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Imaro: A More Diverse Sword and Sorcery Adventure September 28, 2012

So I’m doing this thing and it was hard to figure out what book I wanted to review for this. I put all this phantom pressure on myself find something new and interesting or a lesser known author or novel to do, but that felt like trying to hard  and being too cute. Then I thought more carefully about why I wanted to be a part of this More Diverse Universe tour to begin with and it became clear.

Due to a variety of factors of my childhood I feel  in love with action books. I liked the idea of a mostly singular hero who kind of obliterated everything in their path. I didn’t really do fantasy books for most of my youth. They were dumb, wizards are stupid, all the different races were dumb, and all the humans were white. That wasn’t a real conscious decision I made at the time (though it is now), but there was always something to having someone specifically described to look like you (or how you would hope to grow up in your power fantasy) that was full on badass. So it wasn’t that I said out loud “I’m not reading those books because no one looks like me” it was more that with action/thriller/suspense/crime/mystery books people did look and talk and act like me to some degree and I would keep going back for more.

The one exception was anything Robert E. Howard had his hand in. Thematically, I found Conan and Kull’s adventures to fit in with my favorite video games which consisted of running right and hitting stuff. It was simple and effective. There was not fluff to it.  No time for overly complicated plots or massive worlds. Just hero – enemy – adventure to  enemy – kill enemy. It’s pretty good.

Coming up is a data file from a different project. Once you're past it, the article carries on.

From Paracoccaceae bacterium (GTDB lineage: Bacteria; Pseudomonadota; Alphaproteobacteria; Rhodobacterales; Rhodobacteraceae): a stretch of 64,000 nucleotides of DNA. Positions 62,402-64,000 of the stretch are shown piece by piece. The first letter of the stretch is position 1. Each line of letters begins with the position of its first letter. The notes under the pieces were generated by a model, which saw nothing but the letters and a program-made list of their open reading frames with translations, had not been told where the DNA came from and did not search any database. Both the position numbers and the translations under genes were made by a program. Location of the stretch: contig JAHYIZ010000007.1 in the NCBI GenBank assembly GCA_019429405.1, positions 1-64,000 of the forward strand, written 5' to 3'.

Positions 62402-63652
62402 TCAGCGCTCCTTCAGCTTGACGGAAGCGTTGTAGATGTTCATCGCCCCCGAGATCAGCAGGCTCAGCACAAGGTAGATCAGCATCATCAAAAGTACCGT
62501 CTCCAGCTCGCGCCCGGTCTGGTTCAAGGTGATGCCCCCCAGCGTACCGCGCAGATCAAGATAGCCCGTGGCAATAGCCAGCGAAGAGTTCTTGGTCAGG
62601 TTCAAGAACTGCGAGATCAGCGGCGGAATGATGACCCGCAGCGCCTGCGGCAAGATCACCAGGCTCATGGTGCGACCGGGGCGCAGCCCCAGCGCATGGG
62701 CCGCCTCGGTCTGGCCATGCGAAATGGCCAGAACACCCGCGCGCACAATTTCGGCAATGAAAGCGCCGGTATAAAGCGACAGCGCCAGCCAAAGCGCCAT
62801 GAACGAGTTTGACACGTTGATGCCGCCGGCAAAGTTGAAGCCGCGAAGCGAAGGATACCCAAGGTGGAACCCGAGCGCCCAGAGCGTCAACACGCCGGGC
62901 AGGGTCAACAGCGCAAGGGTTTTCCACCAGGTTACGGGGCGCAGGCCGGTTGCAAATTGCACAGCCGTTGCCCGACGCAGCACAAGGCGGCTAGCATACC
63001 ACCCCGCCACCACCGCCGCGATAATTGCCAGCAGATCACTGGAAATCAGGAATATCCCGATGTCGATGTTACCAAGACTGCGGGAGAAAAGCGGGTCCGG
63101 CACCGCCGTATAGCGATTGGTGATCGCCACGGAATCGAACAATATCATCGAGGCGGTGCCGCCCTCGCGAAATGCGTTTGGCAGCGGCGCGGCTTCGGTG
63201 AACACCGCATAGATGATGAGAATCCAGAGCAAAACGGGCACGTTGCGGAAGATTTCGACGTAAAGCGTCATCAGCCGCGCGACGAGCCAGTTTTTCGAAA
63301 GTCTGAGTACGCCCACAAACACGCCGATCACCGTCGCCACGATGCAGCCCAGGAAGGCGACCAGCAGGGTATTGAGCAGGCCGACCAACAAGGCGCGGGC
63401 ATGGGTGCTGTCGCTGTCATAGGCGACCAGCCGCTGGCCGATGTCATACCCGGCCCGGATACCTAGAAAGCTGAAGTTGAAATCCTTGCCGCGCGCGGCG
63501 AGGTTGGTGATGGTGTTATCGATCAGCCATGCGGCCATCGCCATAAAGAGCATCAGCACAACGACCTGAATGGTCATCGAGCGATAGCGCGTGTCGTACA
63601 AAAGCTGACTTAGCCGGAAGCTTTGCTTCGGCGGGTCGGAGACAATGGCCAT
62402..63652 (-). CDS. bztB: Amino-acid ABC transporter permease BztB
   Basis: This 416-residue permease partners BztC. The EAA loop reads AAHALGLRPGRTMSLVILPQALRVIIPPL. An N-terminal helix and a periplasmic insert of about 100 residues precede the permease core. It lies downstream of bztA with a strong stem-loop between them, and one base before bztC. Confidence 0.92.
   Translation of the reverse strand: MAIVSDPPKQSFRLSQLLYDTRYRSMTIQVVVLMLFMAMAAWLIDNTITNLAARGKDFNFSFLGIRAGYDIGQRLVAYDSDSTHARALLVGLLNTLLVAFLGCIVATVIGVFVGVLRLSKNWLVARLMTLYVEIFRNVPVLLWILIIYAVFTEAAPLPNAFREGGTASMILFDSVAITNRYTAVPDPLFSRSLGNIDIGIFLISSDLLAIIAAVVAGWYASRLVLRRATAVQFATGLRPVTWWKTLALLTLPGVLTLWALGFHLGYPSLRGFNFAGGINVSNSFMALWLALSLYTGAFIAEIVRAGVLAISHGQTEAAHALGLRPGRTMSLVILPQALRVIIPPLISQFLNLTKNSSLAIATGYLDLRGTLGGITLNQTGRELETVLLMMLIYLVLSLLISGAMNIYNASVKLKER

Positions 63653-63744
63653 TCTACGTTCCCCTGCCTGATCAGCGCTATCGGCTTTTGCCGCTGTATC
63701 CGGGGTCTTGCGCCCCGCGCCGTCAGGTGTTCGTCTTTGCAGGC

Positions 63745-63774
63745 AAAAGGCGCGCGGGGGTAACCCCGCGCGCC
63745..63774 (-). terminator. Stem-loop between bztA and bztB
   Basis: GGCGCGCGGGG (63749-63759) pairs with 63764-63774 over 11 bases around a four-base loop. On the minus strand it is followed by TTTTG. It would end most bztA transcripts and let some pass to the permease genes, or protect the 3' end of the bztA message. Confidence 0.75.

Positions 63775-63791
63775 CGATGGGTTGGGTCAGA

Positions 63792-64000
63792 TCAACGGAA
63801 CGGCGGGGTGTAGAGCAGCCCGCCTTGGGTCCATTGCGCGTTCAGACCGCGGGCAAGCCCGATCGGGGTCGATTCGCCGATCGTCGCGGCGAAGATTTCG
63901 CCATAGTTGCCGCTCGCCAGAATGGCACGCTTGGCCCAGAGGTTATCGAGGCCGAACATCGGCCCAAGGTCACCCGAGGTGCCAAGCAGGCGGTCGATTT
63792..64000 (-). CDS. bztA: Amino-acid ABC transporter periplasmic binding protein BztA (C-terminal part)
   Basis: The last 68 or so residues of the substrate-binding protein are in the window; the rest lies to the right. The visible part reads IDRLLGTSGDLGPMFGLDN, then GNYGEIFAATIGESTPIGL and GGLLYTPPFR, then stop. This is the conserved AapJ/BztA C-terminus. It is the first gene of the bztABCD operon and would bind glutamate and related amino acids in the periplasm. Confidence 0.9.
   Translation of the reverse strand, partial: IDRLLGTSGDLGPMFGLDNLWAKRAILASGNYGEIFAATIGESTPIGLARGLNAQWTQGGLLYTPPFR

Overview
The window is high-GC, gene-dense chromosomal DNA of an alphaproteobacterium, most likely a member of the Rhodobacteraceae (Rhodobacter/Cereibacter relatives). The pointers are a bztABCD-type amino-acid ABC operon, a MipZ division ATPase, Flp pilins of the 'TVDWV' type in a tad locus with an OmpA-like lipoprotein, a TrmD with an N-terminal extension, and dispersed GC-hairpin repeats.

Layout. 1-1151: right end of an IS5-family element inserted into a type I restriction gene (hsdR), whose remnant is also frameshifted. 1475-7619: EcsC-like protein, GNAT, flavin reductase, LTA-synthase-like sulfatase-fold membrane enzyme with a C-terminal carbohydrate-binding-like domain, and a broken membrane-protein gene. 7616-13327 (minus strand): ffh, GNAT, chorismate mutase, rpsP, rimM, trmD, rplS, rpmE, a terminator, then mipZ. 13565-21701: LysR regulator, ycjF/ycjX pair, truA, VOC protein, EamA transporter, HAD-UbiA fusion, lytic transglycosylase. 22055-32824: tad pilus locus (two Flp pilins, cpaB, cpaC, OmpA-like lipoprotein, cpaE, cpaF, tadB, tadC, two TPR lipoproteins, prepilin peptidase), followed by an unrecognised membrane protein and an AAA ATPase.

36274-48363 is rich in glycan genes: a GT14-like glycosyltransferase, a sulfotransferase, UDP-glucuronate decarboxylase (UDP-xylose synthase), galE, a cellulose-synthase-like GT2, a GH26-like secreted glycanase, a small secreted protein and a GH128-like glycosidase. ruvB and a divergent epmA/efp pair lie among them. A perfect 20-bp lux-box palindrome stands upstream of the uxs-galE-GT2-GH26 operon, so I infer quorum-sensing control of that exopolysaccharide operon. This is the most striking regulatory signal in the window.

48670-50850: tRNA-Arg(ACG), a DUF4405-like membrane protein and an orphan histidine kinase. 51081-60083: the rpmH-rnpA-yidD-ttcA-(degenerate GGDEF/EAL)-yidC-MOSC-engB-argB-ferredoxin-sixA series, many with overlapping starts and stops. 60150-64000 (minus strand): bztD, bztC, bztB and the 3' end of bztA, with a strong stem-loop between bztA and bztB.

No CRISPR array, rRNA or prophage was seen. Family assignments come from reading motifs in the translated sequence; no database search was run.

Then one fateful day I am just blobbing along the library and was cover hunting until I ran into this:

There was no way I wasn’t going to read this. Look at it! There’s a big Black dude about to be stabbing a lizard monster thing. I’m in. (Note: This book was in the African-American fiction section, which I’m grateful for because that’s the only thing that probably saved it from the Library tossing it years earlier. But seriously Greensburg library. Go jump in a hole.

Then I open the book and instantly am struck with how different it was from Conan and Kull and the world of Robert E. Howard. I didn’t realize how old Howard’s stories were because how would I know? But the world that Charles Saunders created wasn’t just different because there were black people and it was in a fictionalized fantasy Africa, it was different because it was written with a style and authority that Howard never reached for.

Where Howard’s books sought to exotify everything (seriously, everything was written to be exotic to his all white 1930s readers) these stories by Saunders were written to make this fantasy Africa full of verisimilitude. (I wish there was a less academic word for that). The world was  bright and vibrant and whole. The magic used by the Wizards felt wholly real to the world. Since it wasn’t trying to push how weird it was, it allowed  you to absorb this setting more thoroughly.